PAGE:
Also, I think that it is important to think on what type of combat those peoples were going into. Not everyone was going into a giant melee but more often than not it was one on one type stuff, or smaller raids or skirmishes. Again, let us think as they thought and not like as we think, "Why not get the best out there?" Most tribal peoples do not think this way. They think "what will do will do and if by chance the opportunity of something better falls into the path then we'll pick up something better." I think that the importance of the shield should not be overlooked. I remember reading a XVth manuscript that was talking about how you only need armour where your shield or buckler cannot be. Again, according to what you are going to be doing.
Now, what the idea that they are all too poor to afford different sets of armour for different types of fighting. I would say that perhaps a parallel might be rural Mexico. There even the poorest vaquero has at least a couple of different bits and saddles and reatas, all home-made, or at least local made, that surpass that quality of most American cowboys. Again, each according to what they are going to do. But they do have favorites that they make do with most of the time that works for most everything most of the time. It is only when they know they are going to do a certain thing for an extended time that they "outfit" for specialty. So again I say think like they thought and not like us. Good science follows all roads to the end, not just the one that seems most probable at the time because you happen to like it and you give only and passing glance at others on the way.
It is all very complex. And I have probably left out some things that I was going to say but forgot in the course of writing. And none of this really does justice to the topic at hand and I hope that I have offended only those that think they need it. But I hope you all get my drift.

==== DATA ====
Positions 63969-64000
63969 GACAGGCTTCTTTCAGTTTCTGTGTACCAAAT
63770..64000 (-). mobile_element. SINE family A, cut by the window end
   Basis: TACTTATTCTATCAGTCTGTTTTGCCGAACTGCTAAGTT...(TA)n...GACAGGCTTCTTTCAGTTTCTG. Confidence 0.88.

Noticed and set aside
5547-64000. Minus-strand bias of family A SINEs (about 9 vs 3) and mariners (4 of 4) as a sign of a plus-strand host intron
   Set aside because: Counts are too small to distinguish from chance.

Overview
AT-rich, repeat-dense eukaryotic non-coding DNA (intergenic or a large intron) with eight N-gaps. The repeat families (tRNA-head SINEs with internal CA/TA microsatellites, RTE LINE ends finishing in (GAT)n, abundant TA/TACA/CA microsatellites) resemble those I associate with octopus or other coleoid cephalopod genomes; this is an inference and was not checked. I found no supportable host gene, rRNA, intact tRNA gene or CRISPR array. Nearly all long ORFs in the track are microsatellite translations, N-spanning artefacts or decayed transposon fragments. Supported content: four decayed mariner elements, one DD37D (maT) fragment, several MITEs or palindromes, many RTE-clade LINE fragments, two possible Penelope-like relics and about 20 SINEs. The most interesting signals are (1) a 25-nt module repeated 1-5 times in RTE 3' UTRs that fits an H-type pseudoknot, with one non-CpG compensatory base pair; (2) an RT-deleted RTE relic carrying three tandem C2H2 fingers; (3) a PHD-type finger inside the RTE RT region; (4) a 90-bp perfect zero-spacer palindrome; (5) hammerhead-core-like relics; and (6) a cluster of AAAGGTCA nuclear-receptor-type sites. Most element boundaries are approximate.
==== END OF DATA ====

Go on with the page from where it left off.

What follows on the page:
"Nothing in fencing is really difficult, it just takes work." - Aldo Nadi
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Gary Teuscher





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PostPosted: Sat 08 Oct, 2011 10:20 am    Post subject:         Reply with quote

Quote:
" First Nation American natives wore buck skin shirts in the belief they would not be harmed by bullets, Commando Forces of WWII chose to wear berets instead of metal helms even though society could quite easily provide for more costly and more effective protection.¤


I don't think the American Indian thing is very relative. They had no acess to any armour that was capable of stopping bullets. Now, if Ballistic vest capable of stopping firearms of the time were available, at least to the welathy elite Indians, I'm sure they would toss their buckskin shirts for a ballistic vest.

And the buckskin shirt was a very small and short lived religous movement, part of the Ghost Dancer cult. Short lived and used because the tribes were on the brink of extinction, at least for life as they knew it.

British commandos are a bit different as well. Again, there was not armour worn at the time capable of providing a reasonable defense from the weapons of that time. Now, if general troopers wore armour capable of defending against the rifles of the time, and commandos did not, that would be a different story.

Actually, to look at the real armour issues of the time, it would be like as if the Germans decided to use unarmoured tanks against the other countries tanks. Basically like having a tiger or panther wihout any armour.

Quote:
Just a thought. Where the Huns, Avars and other Euro-Asiatic steppe cultures cattle farmers, or did they raise sheep and, goats?


I've done a bit of research on the steppe cultures. It appears cattle were a lot more rare than goats and sheep, I guess it's the renewable resource issue perhaps? Sheep provide wool and milk, Goats provide Hair (Cashmere is made from goat hair) and milk.

Actually a nomad's diet was very heavily milk (yogurt, cheeses, etc.) based, which suprised me.

I don't know why cattle were not raised for meat as they are today. Perhaps the ability to preserve meat, and jerky type food was not highly valued? I really don't know, maybe someone here has a better reason for this, but it seems slaughtering cows was not as effiicient use of pastoralism as the renewable resources such as milk and hair/fur.

Quote:
Someone a few posts ago mentioned something about Western American cattle drives and herd sizes. Let us not forget that the central Asian steppes are vastly larger than ours out west and with open migrations of the tribes herd size would not have been a problem for few generations. Remember that overgrazing helped to contribute the unrest that spurred the great migrations.


It looks like period practices though were not cattle drives, but the raising of goats and sheep. This provides some info, I am not sure if it was based on current nomads, or information on historical nomads, or both, but pretty well correlates with other sources I have read about steppe nomad pastoralism

http://www.e-mongol.com/mongolia_nomadiclife.htm

Quote: